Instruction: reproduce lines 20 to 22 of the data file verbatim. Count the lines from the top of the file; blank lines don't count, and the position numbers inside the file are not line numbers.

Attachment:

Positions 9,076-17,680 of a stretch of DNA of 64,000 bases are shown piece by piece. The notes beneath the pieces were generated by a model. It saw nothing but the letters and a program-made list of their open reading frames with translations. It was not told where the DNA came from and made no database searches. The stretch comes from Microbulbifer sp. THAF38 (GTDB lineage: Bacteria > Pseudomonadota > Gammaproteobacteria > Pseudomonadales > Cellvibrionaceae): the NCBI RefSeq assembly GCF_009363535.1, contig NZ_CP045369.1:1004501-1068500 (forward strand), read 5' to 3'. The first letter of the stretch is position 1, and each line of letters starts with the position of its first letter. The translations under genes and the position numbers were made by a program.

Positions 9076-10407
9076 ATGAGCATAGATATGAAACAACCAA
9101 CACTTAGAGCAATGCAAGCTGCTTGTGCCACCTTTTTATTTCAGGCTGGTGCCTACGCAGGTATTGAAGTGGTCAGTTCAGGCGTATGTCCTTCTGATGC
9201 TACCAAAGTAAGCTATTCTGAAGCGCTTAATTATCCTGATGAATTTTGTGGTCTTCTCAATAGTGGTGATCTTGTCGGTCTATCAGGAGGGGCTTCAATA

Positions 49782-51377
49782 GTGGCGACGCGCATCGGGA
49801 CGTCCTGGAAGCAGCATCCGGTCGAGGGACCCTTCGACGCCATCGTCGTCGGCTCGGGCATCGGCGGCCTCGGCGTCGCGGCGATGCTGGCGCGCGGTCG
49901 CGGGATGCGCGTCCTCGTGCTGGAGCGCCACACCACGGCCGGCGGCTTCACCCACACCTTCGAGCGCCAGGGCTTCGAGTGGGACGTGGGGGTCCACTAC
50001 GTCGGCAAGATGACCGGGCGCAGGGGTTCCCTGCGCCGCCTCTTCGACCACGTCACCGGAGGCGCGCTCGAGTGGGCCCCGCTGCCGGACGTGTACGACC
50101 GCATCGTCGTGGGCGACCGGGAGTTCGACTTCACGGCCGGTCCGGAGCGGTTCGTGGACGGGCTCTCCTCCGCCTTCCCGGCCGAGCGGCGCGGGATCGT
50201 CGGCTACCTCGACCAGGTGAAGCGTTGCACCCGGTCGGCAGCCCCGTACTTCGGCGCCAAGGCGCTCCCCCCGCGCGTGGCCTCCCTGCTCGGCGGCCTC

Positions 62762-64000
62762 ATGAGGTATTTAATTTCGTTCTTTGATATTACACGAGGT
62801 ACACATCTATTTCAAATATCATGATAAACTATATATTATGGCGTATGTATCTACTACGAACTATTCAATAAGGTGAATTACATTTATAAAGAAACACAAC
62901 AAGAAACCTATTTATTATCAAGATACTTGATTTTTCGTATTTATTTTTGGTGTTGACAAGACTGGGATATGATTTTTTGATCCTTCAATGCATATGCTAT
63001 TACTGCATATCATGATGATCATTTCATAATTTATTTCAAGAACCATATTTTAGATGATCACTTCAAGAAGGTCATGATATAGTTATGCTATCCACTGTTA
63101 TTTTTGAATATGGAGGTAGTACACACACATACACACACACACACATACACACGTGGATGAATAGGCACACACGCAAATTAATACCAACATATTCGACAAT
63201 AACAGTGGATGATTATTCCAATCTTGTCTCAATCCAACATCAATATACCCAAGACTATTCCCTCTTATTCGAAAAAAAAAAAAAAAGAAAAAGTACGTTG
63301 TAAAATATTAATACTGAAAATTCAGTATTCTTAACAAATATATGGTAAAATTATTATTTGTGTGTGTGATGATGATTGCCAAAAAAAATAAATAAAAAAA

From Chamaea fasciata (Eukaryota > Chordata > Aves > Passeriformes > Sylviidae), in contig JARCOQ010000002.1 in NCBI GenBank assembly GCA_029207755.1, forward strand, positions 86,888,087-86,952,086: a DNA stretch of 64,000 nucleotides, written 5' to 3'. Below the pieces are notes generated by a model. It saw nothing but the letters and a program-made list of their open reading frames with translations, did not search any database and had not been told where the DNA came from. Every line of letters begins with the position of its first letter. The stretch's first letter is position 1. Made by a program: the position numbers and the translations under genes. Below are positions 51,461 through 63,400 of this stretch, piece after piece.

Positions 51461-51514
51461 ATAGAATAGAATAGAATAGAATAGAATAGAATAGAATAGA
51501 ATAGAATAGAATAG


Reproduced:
63301 TAAAATATTAATACTGAAAATTCAGTATTCTTAACAAATATATGGTAAAATTATTATTTGTGTGTGTGATGATGATTGCCAAAAAAAATAAATAAAAAAA

From Chamaea fasciata (Eukaryota > Chordata > Aves > Passeriformes > Sylviidae), in contig JARCOQ010000002.1 in NCBI GenBank assembly GCA_029207755.1, forward strand, positions 86,888,087-86,952,086: a DNA stretch of 64,000 nucleotides, written 5' to 3'. Below the pieces are notes generated by a model. It saw nothing but the letters and a program-made list of their open reading frames with translations, did not search any database and had not been told where the DNA came from. Every line of letters begins with the position of its first letter. The stretch's first letter is position 1. Made by a program: the position numbers and the translations under genes. Below are positions 51,461 through 63,400 of this stretch, piece after piece.

Positions 51461-51514